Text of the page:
Objective: To examine the independent relationship between effectiveness of bystander cardiopulmonary resuscitation (CPR) and survival following out-of-hospital cardiac arrest.
Design: Prospective observational cohort.
Setting: New York City.
Participants: A total of 2071 consecutive out-of-hospital cardiac arrests meeting Utstein criteria.
Intervention: Trained prehospital personnel assessed the quality of bystander CPR on arrival at the scene. Satisfactory execution of CPR required performance of both adequate compressions and ventilations in conformity with current American Heart Association guidelines.
Main outcome measure: Adjusted association between CPR effectiveness and survival. Survival was defined as discharge from hospital to home.
Results: Outcome was determined on all members of the inception cohort--none were lost to follow-up. When the association between bystander CPR and survival was adjusted for effectiveness of CPR in the parent data set (N = 2071), only effective CPR was retained in the logistic model (adjusted odds ratio [OR] = 5.7; 95% confidence interval [CI], 2.7 to 12.2; P < .001). Of the subset of 662 individuals (32%) who received bystander CPR, 305 (46%) had it performed effectively. Of these, 4.6% (14/305) survived vs 1.4% (5/357) of those with ineffective CPR (OR = 3.4; 95% CI, 1.1 to 12.1; P < .02). After adjustment for witness status, initial rhythm, interval from collapse to CPR, and interval from collapse to advanced life support, effective CPR remained independently associated with improved survival (adjusted OR = 3.9; 95% CI, 1.1 to 14.0; P < .04).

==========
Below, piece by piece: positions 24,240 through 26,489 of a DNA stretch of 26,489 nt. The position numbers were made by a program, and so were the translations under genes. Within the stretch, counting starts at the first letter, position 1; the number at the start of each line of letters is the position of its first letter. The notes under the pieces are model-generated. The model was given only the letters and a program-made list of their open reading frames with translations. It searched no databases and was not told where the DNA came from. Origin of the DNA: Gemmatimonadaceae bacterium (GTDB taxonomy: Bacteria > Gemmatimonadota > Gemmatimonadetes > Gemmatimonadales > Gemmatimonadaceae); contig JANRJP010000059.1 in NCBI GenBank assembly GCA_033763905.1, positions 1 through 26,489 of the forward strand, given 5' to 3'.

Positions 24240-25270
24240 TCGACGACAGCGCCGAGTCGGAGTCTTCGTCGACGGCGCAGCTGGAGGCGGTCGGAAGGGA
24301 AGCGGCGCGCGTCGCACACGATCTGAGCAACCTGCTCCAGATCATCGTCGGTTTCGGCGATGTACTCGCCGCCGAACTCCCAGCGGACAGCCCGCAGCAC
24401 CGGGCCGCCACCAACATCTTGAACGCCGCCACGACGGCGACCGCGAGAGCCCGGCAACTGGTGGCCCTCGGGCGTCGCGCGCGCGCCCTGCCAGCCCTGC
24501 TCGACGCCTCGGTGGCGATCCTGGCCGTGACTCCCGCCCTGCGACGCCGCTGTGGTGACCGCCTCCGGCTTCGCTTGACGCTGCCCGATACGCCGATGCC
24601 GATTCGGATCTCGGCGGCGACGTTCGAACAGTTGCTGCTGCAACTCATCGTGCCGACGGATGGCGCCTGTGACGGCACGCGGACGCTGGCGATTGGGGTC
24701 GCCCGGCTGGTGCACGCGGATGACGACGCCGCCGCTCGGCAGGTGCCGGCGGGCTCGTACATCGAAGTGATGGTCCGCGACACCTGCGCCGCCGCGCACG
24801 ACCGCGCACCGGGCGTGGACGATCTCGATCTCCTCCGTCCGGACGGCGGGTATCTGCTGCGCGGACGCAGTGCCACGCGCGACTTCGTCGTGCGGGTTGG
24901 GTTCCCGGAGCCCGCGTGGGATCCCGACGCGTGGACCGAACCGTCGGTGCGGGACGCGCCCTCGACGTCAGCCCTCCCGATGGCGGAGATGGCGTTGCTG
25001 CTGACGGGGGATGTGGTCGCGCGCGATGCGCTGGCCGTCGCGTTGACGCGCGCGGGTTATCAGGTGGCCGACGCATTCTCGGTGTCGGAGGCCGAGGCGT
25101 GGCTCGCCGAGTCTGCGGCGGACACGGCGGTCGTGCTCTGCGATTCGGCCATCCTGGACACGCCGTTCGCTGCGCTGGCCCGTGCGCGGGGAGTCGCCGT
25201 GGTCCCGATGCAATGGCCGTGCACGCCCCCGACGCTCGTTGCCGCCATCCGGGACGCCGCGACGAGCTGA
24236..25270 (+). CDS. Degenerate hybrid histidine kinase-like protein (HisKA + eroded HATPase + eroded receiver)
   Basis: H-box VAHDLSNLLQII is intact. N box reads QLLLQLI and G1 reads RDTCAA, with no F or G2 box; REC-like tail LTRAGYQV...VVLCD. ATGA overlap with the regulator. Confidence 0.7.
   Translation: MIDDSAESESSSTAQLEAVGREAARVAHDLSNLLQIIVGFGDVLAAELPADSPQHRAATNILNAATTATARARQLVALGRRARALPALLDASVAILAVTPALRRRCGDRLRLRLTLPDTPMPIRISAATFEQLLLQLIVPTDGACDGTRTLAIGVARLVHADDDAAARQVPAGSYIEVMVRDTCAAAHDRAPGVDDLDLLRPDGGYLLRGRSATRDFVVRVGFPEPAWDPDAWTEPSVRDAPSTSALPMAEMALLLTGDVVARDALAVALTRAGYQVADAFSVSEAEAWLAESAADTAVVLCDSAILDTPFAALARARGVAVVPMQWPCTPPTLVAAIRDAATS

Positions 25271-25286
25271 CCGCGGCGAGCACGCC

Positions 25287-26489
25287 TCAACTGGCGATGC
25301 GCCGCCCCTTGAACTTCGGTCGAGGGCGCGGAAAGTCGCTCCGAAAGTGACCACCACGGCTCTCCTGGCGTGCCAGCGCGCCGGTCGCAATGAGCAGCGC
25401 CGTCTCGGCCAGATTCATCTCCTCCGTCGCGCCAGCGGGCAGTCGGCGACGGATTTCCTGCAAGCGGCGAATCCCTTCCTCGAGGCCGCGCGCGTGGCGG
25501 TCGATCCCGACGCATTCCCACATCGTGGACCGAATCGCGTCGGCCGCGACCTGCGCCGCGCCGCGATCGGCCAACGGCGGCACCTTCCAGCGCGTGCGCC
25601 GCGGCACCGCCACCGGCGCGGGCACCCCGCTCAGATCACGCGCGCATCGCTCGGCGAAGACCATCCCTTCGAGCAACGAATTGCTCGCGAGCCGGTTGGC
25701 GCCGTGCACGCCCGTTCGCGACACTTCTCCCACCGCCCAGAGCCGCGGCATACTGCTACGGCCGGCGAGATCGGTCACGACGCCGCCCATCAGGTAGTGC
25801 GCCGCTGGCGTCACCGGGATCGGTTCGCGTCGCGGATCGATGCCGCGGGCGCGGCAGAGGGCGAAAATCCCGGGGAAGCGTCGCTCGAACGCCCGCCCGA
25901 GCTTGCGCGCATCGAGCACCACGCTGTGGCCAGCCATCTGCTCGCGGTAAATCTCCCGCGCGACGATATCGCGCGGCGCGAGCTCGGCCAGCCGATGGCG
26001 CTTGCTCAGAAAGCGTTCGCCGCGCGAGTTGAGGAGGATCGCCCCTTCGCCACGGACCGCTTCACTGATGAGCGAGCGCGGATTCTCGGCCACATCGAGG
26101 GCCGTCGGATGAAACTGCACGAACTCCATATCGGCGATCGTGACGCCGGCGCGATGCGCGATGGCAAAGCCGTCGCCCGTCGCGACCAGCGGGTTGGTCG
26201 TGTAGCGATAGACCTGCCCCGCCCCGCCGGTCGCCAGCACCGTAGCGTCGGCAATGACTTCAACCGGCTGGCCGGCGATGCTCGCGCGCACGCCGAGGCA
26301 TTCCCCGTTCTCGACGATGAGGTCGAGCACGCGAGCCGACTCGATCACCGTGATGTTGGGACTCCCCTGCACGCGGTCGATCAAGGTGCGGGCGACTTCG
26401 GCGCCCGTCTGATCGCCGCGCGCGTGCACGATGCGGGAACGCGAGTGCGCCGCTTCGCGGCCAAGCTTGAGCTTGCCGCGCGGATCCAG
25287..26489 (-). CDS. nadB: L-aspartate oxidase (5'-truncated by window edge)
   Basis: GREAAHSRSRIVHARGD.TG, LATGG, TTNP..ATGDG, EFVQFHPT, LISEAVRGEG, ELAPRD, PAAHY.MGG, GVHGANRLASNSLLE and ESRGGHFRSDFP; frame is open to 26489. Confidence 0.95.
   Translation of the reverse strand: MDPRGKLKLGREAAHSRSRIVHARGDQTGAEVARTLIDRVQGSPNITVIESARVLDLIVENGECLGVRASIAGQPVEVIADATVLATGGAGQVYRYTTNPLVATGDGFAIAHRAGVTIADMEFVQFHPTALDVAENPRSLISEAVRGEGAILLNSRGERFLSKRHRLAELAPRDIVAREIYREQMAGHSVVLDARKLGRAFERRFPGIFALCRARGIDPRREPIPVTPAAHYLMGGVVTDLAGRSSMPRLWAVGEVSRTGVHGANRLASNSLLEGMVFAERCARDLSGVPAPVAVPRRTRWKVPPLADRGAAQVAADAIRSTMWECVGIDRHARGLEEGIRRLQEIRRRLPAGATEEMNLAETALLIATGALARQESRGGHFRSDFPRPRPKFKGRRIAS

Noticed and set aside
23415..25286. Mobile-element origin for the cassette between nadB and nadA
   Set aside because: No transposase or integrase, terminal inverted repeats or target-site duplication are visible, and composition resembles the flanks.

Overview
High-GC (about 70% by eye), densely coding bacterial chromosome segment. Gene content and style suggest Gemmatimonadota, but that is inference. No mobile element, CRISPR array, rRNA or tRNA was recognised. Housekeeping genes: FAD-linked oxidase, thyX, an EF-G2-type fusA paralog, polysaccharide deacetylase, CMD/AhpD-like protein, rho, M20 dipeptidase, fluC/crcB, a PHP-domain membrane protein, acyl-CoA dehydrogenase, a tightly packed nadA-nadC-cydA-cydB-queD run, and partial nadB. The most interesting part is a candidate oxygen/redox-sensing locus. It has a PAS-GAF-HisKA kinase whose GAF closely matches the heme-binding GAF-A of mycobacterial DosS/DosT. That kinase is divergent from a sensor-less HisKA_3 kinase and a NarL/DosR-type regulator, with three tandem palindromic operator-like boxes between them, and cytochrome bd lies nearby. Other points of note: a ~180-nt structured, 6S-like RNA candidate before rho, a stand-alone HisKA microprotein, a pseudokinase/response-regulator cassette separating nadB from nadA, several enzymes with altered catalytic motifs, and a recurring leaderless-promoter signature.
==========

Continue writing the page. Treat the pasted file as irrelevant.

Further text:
Conclusion: The association between bystander CPR and survival in out-of-hospital cardiac arrest appears to be confounded by CPR quality. Effective CPR is independently associated with a quantitatively and statistically significant improvement in survival.